It is true that in this interview, Chairman Bernanke says “the purpose of the monetary policy easing is not to increase stock prices per say, the purpose is to strengthen the US economy, put people back to work and create price stability, but the way monetary policy always works is through interest rates and asset prices. […] So, yes, I do think that by taking these securities out of the market and pushing investors into alternative assets, we have led to higher stock prices and lower stock market volatility.”




Is it true that stock prices and gasoline prices are highly correlated? Yes. The correlation between the S&P500 and Gasoline (“Conventional Gasoline: U.S. Gulf Coast, Regular”) (compared daily prices from January 4 2010 through May 1 2012) is a respectable 0.87.

Gasoline Data from:[1][id]=DGASUSGULF

S&P500 Data from:–p-us-l–

So, does this mean the cartoon bears are correct?

Not necessarily. Note that over the same time period, the correlation between gasoline prices and the value of the dollar (measured as the exchange rate against the Euro) was only 0.44 (U.S. / Euro Foreign Exchange Rate (DEXUSEU)).

US/EU Exchange data:[1][id]=DEXUSEU

But, then again, maybe the US and the EU policies are too closely related, and currency exchange rates between the two may not capture changes in the value of the US currency against the global market for petroleum based products.

Comparing the exchange rate between the US and the Aussie dollar (U.S. / Australia Foreign Exchange Rate (DEXUSAL)) against the price of gasoline in the US suggests that the bears may be on to something.

The correlation, again over the same time period, is 0.88… which is an even stronger correlation than that between the S&P500 and gasoline prices.

US/AUS Exchange data:[1][id]=DEXUSAL

So,  maybe we can learn a thing or two from a cartoon bears. I wonder what their stance is on honey-based biofuels…


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New EIA Report Asks: What if the US Exported More LNG?

In a report recently released by the EIA, the Office of Energy Analysis (OEA) takes a stab at answering a question that was formally asked by the Department of Energy’s Office of Fossil Energy back in August 2011: What would be the “impact of increased domestic natural gas demand, as exports?”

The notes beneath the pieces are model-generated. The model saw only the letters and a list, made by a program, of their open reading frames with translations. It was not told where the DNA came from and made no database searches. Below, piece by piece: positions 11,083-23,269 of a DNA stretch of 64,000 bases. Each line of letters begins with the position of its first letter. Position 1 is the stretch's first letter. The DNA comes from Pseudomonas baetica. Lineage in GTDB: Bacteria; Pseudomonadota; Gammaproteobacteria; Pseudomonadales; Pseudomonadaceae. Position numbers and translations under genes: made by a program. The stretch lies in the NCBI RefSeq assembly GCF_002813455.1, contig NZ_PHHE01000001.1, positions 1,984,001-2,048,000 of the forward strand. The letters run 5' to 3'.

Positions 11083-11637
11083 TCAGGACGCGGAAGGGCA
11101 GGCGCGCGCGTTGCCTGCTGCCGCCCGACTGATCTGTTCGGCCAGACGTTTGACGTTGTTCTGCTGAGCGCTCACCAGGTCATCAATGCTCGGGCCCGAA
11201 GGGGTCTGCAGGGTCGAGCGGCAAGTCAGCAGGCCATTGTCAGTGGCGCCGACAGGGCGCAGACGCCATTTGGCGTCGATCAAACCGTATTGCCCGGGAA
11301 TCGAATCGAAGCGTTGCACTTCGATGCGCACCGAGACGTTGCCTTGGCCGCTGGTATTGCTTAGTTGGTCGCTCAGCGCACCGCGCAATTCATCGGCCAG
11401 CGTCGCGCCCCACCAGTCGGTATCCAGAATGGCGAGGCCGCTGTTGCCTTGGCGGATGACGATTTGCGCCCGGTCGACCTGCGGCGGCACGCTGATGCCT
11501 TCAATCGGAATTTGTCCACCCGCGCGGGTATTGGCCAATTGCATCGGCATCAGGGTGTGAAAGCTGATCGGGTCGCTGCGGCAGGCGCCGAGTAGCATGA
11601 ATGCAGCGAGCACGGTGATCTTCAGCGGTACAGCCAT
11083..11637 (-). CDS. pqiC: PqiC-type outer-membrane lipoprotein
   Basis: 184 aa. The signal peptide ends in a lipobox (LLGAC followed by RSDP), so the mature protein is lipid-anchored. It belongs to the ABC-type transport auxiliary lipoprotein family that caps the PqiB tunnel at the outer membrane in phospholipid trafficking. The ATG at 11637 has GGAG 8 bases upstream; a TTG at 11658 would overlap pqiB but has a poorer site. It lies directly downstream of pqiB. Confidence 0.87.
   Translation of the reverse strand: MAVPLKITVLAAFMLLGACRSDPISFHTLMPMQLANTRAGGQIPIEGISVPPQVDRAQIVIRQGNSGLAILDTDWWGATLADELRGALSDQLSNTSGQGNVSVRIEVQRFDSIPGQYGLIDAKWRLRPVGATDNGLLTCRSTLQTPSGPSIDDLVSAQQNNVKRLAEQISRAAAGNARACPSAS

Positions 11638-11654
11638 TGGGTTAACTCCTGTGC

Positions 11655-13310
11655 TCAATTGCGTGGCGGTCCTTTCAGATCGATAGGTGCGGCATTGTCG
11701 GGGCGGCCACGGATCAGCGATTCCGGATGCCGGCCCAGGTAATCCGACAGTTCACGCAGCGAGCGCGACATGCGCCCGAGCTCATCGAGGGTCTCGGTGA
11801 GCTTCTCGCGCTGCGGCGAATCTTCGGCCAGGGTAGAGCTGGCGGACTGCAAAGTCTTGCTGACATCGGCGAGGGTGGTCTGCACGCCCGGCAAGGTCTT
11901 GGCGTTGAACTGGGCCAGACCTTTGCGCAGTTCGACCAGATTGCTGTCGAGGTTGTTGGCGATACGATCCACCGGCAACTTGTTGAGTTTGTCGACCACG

OEA’s analysis considered four different scenarios consisting of a slow (1 Bcf/d/yr) or rapid (3 Bcf/d/yr) rate of “phasing-in” increased exports, and a low (6 Bcf/d) or high (12 Bcf/d) ultimate expected rate of export.[1]

As one might expect, their results suggest that increased exports of natural gas (as liquefied natural gas, or LNG) would lead to upward pressure on domestic gas prices. This, in turn, would result in increased domestic production, and (to a lesser degree) upward pressure on electricity prices. The level of the impact on power generation would partly be a function of the difference between the rate of the increase in exports, and the rate of the increase in production.[1]

This upward tick in natural gas production could reverse a recent trend that has seen companies moving away from dry gas plays. As an example, Chesapeake Energy just announced plans to  reduce the number of its operating dry gas rigs by ~68%,  a result of the currently low natural gas prices.[2]

The current state of affairs in the domestic natural gas markets is significantly different than it was just a few years ago, prior to the rapid adoption of hydraulic fracturing and horizontal drilling, and prior to the recession. Several LNG regassification import terminals were permitted, financed, and built based on the expectation that the US would remain a net importer of natural gas for the foreseeable future.[3][4]

Now, several of those import facilities are going through a similar process to get liquefaction facilities in place that will enable the exports being considered in this EIA report. Cheniere Energy is doing just this. The company has plans to construct a liquefaction facility at its Sabine Pass LNG import facility, which will have approximately a 2.6 Bcf/d export capacity. The company has already initiated FERC, NEPA and DOE permitting procedures and expects the facility to begin operations as early as 2015. They are also considering plans to construct an additional 1.8 Bcf/d export facility in Corpus Christi.[5] 

However, it is still not certain that companies like Cheniere Energy will be able to recognize a return on their investment with these export facilities. Just as the adoption of new drilling technologies reduced the need for US LNG imports, the spread of those technologies to other parts of the world may also reduce the US opportunity to export.

Very importantly, the authors of this EIA report note that the National Energy Modeling System (NEMS) used for their projections “is not a world energy model and does not address the interaction between the potential for additional U.S. natural gas exports and developments in world natural gas markets.”[1]

End Notes:

[1] EIA Report, “Effect of Increased Natural Gas Exports on Domestic Energy Markets,” Dated 19 January 2012:

[2] O&GJ, Chesapeake dry rig count cut:

[3] FERC: Approved & Proposed (Potential) North American LNG Import/Export Terminals:

[4] Market Watch, LNG Exports:

[5] Market Watch, Cheniere: